The Steelers and Redskins open the first Monday night of the season
The 47th season of Monday Night Football begins with the Pittsburgh Steelers traveling to the nation’s capital for a matchup against the Washington Redskins. This is just the third meeting between these two teams since the 2008 season, and the recent trend in this series has favored Pittsburgh. The Steelers have won five in a row over the Redskins, including a Monday night game in 2008 (23-6).
Both teams enter this matchup with high expectations. Washington claimed the NFC East title last year with a 9-7 mark and is looking for back-to-back winning seasons for the first time since 1996-97. Quarterback Kirk Cousins shined in his first full year as the starter, throwing for 4,166 yards and 29 scores. However, Cousins is still in prove-it mode, as he was unable to agree to a long-term extension with the Redskins this offseason. More improvement from Cousins could propel Washington to another NFC East title, and it certainly didn’t hurt this team added lockdown corner Josh Norman after he was released by Carolina.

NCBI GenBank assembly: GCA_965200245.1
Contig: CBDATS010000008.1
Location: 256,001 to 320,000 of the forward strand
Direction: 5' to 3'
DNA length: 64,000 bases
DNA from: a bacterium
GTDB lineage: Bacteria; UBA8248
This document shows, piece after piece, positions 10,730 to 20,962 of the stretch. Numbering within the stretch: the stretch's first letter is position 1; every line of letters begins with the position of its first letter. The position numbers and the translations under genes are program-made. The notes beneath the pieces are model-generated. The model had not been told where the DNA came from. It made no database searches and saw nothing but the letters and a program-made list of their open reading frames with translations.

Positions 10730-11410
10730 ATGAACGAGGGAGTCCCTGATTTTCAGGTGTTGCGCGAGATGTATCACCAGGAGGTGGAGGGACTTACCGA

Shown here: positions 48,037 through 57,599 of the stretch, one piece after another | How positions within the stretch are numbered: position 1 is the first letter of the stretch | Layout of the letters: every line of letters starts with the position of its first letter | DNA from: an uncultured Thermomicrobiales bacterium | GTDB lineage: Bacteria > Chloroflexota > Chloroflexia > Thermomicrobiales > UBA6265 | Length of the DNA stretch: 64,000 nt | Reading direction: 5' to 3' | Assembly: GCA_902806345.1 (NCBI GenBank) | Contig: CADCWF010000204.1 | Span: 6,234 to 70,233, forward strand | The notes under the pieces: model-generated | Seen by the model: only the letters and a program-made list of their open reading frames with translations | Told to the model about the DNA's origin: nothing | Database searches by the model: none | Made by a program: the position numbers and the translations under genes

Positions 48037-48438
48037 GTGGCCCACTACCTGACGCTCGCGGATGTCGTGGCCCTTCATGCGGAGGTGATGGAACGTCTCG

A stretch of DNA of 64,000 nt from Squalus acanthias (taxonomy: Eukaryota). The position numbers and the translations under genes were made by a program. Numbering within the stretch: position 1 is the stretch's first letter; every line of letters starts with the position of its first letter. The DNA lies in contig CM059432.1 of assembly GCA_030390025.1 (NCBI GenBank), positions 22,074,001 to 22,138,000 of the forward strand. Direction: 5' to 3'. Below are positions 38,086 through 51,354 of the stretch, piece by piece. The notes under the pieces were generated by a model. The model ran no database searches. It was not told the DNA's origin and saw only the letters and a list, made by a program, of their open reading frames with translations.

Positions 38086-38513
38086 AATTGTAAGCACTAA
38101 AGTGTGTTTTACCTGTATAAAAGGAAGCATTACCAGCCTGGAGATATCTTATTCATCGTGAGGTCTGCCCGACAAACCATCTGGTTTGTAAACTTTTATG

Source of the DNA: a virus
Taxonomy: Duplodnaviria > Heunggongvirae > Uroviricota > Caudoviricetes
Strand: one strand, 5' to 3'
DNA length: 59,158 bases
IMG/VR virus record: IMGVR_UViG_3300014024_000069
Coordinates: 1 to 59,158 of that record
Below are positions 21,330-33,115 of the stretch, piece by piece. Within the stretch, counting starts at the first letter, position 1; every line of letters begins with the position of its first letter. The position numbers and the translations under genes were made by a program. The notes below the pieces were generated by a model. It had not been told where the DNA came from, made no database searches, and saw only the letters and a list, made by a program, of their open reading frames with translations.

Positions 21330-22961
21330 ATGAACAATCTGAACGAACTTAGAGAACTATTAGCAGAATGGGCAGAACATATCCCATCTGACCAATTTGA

After back-to-back 8-8 seasons, Pittsburgh has rebounded with consecutive trips to the playoffs. The Steelers finished 10-6 last year, defeated Cincinnati in the wild card game and nearly knocked off Denver in the divisional round of the playoffs. Pittsburgh is one of the front-runners in the AFC, and in typical Steeler fashion, the team didn’t make a ton of noise in free agency. In fact, the top signing this offseason — tight end Ladarius Green — is on the PUP list to start 2016. While Pittsburgh didn’t make many roster additions, this team is primed for a Super Bowl run with quarterback Ben Roethlisberger and All-Pro wide receiver Antonio Brown leading the way.